Night tells the story of a young Jewish boy, Eliezer Wiesel, who lives in a small town in Romania. Set in a Europe at war, the story begins with a warning, ignored.
An older Jewish man is deported from Elie’s town for being a foreigner in 1941. Moishe the Beadle escapes and returns with warnings of mass killings and other Nazi atrocities. He pounds on doors and pleads with the Jews of his village to believe his stories, all to no avail.
“Who can believe such tales,” they ask, “What kind of men would do such things?”
For two more years the villagers live life as they have for hundreds of years in their corner of Transylvania, then in the spring of 1944 the political climate changes in Romania—the Nazi’s arrive.
Wiesel tells of the self-delusion of his father and the other adults over the occupation and how even with the Nazi’s controlling every aspect of their lives, there is still hope.
By the summer the villagers have returned to a “normal” life in the occupation when the order comes—all Jews are to be deported. So it is in the summer of 1944 Elie Wiesel and his family say goodbye to a life they will never see again.
Assigned to Auschwitz and Buchenwald concentration camps, Elie and his father fight to stay alive. What follows in the book is Elie’s memory of the brutality of not only his captors but also the captives. It is the true tale of how base we humans can become when faced with basic survival.
Elie Wiesel, is a recipient of the Noble Peace Prize and is called a “messenger to mankind”. It’s easy to see several messages in his book Night.
Perhaps it was just by chance that I picked up and read a copy of Elie Wiesel’s Night several months ago. In light of events in Paris and San Bernardino in recent weeks, this book gave me much to think about.
To me the parallels between radical Islamist terrorists and the German Nazi party are inescapable. Nazis were the fanatics who believed in every word that was written in Mein Kampf and spoken by Adolf Hitler.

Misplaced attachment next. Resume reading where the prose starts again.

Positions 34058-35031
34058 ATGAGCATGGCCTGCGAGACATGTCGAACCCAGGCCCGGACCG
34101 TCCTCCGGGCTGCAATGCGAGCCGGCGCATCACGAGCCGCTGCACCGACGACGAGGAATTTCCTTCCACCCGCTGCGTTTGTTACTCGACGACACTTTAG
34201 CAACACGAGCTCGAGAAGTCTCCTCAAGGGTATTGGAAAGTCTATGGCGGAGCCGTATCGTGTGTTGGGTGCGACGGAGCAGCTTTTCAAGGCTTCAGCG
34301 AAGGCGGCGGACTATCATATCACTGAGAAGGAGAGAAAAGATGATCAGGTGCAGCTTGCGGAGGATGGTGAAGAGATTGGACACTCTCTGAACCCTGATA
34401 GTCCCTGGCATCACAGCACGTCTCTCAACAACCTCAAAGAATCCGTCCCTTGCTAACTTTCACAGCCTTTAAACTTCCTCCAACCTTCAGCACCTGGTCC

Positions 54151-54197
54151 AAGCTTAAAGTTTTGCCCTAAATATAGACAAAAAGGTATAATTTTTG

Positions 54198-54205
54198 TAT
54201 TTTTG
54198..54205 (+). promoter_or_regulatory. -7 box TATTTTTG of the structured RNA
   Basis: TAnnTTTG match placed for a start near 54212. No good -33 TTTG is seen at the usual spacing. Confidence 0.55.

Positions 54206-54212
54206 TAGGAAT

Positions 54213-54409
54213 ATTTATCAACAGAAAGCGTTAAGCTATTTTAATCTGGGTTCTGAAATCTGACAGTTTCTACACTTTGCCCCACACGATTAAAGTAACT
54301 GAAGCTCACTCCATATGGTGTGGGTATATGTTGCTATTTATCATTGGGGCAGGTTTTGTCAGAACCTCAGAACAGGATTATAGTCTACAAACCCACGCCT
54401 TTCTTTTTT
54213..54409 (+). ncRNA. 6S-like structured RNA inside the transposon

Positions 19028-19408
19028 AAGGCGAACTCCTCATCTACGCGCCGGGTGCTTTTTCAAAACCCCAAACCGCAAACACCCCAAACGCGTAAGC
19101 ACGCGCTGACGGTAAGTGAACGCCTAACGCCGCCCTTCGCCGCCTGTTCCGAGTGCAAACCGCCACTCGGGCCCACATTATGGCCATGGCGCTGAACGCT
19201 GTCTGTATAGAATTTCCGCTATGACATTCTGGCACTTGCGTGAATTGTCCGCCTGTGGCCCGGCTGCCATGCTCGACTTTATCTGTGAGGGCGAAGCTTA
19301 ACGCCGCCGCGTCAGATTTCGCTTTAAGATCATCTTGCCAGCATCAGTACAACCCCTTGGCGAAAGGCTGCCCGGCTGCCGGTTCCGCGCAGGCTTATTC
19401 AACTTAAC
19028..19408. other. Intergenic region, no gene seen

Not all Germans were members of the Nazi party, just as not all Muslims adhere to the radical forms of Islam espoused by adherents to ISIL or Al Qaeda.
Just as all Germans became “swept up” in the rhetoric of Adolf Hitler and his strong stance against those he felt threatened the Germany, so too are many Americans swept up in the rhetoric of a man like Donald Trump.
And just as Germans were swept up by Hitler’s rhetoric, so too can Muslims become swept up by the rhetoric of evil imams who would pervert Islam to their political goals.
What I learned from reading Night is that the price of freedom is eternal vigilance. That we should listen to the Moishe the Beadles shouting warnings of evil and be prepared to stop evil before it turns into something we cannot stop easily. Nor should it become something we need to explain to future generations.
In my humble opinion Night should be required reading by every high school senior.
I found Night to be a sober warning to the world, a message we should all heed when faced with the evils of this world. Get a copy of Night and remember the old saying, “Those who don’t remember history or destined to repeat it.”